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RUSH: Ladies and gentlemen, this is the 6th of June. I realize that many of you know what the significance is of the 6th of June, but if all the adult Americans alive do not know what today is, then there is something very, very wrong. If every journalist, if every pundit, every blogger, every member of the United Nations does not know what today is, there is something very wrong. June 6th, they called it D-Day. On this day, 64 years ago, 150,000 American GIs stormed the beaches at Normandy. The casualties and the death toll in one day dwarf what has happened in Iraq in four or five years. In one day, approximately 2,500 GIs and 2,600 paratroopers were injured or killed in action. More than 5,000 losses in one day. That’s just the Americans. The Canadians and the Brits suffered even more. Well, equal, even more. They did not suffer more. They were not more deaths, but there were more deaths if you count our allies, the Canadians and the British. The casualties and the deaths at D-Day of the United States and its allies, dwarf — dwarf — the casualties and deaths in five years of the Iraq war.

And on D-Day, the mission was accomplished. Do you know what the mission was? What was the mission of D-Day? The mission of D-Day was to land on the beaches at Normandy. That was the mission, and we did. We landed. Then the second phase of the mission was to take back France, and we did. You know, I’ve been there. I was there a couple of days before, I think it was the 50th anniversary of D-Day, and I made it a point. I went to Omaha Beach, and I made it a point to go down to Pointe du Hoc, because I remember Reagan delivering one of the greatest speeches of his presidency at Pointe du Hoc. Now, Pointe du Hoc was the place where the German… Well, the German guns were all over the beach, but the German guns high atop Pointe du Hoc had just free rein over anybody trying to climb the cliffs. Once you took the beach, once you stormed the beach, US Army Rangers had to rappel straight up to get to the German guns.

And they got there while the Germans were just firing point-blank range with nothing in the way. I mean, it was one of the most courageous acts of heroism. The Army Rangers just kept coming. Reagan referred to them as ‘the boys of Pointe du Hoc,’ and I will never forget the tear in his eye and his voice broke when he was recalling the events of that day at Pointe du Hoc. If you have any sense of history or patriotism or gratitude, take a moment and be thankful on two counts. First, the sacrifice made by all of those in battle — those who passed and those who survived. In fact, I read a piece late last night, Victor Davis Hanson either is or was recently in Europe, and he visited three military cemeteries on these sacred grounds with Normandy and a couple of other places. And he wrote just eloquently about it. And I’ve seen these cemeteries. I saw the one at Normandy. The sacrifice made by those in battle — those who pass, those who survived — be thankful for that.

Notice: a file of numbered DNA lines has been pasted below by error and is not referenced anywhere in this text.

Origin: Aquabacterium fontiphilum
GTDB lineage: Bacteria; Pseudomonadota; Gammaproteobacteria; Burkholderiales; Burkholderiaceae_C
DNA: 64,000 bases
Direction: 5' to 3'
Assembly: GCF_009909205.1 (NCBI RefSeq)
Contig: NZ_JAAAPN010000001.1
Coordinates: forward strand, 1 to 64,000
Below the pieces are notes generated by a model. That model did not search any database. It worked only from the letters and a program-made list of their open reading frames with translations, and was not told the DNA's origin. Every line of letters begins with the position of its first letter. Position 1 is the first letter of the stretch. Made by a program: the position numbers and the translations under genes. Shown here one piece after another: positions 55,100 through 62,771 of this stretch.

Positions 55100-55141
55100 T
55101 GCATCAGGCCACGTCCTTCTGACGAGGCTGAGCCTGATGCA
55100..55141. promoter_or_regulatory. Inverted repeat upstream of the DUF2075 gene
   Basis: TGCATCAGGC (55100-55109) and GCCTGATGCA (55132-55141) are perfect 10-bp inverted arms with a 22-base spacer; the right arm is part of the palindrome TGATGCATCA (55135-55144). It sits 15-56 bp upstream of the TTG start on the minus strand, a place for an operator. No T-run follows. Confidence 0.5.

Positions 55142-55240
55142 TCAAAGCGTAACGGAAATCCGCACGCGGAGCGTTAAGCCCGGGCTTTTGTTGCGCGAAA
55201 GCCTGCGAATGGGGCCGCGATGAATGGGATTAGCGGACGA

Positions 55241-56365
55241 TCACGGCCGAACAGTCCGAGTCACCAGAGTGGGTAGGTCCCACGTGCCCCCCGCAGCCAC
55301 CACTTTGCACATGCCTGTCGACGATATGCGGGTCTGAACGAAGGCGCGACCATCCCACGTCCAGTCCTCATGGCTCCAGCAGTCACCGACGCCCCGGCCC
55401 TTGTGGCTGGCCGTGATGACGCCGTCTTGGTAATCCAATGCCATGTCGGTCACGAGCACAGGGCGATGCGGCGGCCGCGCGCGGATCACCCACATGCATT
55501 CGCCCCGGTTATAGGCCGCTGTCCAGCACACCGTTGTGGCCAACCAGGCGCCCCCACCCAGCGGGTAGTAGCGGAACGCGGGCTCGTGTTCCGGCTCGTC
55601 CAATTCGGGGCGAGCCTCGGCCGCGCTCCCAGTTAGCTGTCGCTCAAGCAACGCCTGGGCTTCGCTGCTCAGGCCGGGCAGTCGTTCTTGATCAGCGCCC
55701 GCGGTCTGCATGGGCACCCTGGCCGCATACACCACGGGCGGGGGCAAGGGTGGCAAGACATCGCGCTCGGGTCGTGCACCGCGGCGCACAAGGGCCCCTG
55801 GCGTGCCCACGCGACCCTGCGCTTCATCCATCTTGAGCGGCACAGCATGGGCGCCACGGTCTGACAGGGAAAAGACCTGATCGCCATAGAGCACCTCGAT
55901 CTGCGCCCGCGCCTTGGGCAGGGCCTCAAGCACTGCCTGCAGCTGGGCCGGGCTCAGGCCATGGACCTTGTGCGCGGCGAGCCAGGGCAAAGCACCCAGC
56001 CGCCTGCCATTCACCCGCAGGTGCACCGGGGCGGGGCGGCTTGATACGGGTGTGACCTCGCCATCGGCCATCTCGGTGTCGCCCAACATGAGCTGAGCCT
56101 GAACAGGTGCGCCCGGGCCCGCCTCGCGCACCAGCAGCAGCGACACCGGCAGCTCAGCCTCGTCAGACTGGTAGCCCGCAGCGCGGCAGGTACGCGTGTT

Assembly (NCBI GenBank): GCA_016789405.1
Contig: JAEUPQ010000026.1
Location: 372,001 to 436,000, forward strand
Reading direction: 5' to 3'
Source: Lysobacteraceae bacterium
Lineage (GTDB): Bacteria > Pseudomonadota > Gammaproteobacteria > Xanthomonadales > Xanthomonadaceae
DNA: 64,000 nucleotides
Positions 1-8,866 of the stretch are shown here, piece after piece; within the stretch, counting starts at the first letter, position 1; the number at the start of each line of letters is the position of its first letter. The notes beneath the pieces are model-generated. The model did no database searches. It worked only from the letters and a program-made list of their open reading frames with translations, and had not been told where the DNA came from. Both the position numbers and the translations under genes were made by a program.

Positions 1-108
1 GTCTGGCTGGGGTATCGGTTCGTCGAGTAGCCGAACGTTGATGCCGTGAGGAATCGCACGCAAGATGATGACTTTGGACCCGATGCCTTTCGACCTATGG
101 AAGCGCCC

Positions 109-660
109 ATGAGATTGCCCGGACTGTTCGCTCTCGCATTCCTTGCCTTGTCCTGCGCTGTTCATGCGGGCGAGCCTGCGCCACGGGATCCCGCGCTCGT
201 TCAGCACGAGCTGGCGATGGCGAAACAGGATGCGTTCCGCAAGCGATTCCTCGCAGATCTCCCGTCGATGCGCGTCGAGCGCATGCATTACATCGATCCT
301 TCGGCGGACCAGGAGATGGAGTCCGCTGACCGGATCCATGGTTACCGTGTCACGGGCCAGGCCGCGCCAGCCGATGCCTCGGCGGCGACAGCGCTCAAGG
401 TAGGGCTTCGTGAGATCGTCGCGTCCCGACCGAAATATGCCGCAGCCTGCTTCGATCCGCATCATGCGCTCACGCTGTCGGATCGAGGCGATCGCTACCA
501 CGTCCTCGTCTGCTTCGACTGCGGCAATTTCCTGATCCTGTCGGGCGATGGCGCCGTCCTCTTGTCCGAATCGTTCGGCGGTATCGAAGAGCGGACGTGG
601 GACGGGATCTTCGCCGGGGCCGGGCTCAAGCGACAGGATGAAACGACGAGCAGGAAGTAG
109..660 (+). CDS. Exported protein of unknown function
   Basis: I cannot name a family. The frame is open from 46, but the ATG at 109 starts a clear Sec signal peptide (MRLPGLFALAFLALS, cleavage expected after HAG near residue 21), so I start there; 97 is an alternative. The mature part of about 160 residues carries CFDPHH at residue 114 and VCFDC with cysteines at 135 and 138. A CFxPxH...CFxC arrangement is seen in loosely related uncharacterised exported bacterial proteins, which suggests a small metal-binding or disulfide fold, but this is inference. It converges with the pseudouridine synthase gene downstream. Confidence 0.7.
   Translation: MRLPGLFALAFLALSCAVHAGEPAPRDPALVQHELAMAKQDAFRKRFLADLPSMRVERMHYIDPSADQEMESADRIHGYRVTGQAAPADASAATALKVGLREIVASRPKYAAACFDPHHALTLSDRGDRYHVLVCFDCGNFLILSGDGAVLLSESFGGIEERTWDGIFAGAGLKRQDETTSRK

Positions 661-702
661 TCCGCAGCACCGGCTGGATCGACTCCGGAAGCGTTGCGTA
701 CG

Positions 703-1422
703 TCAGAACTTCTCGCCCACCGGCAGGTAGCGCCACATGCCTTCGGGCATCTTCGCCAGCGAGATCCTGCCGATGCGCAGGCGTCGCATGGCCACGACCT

Second, that no senator, no congressman, no political party used the costs and the losses for political advantage to try and take over Congress. Back during World War II — the Normandy invasion, the Battle of the Bulge — nothing happened in American politics like is happening today where the effort on the part of the US military was proclaimed a failure by one of the political parties. It was never stated publicly, ‘We can’t win,’ by members of the House or Senate on the Senate floor. They were not, in those days, saying anything publicly to demoralize the troops. Nor were they doing anything to castigate the commander-in-chief at the time, Franklin Delano Roosevelt. Sixty-four years ago was one of the greatest days of the so-called Greatest Generation. So give them a thought and at least a few seconds. If you don’t know anybody from that era to thank personally, then think your thanks to them.

The real story of D-Day is they landed on the 6th because they wanted to get to northern Italy on the 7th. (laughs) They landed on the 6th because it was the only day they could with weather. It was delayed over and over again. Weather forecasting back then was not nearly as precise as it is today. But they came. The movie is not bad. It’s a movie for its age. The Longest Day summarizes it somewhat. There was also the Tom Hanks movie. Saving Private Ryan is also a pretty good account of one aspect of D-Day and Normandy and the whole French and Normandy invasion. But Eisenhower was not confident it was gonna work. This was so massive an undertaking. I think there were a significant number of deaths even in a training exercise for this mission. Something along the lines of 750.

So today’s D-Day, a lot of people probably don’t know it; many people probably have not even been taught it, but it was truly a remarkable day in the history of the United States military and this country — and if you read the history of it, if you don’t know anything about it, if you read the history of it, you will be stunned to compare how that effort and almost all of World War II was dealt with by the American people and our elected officials compared to the way the war in Iraq has been dealt with. The war in Iraq has featured two wars. We have had to defeat a domestic enemy in the process of waging it. That would be largely the American left, which has sought to undermine it at every stage of the way and proclaim defeat. Plus we’ve had to defeat the bad guys. And both have occurred. The defeat of the bad guys at this stage a little bit more profundity than the defeat of the left, because the left has succeeded in nominating as their presidential candidate a man who sought the defeat of the US military in the war in Iraq.

We’ll be back after this.

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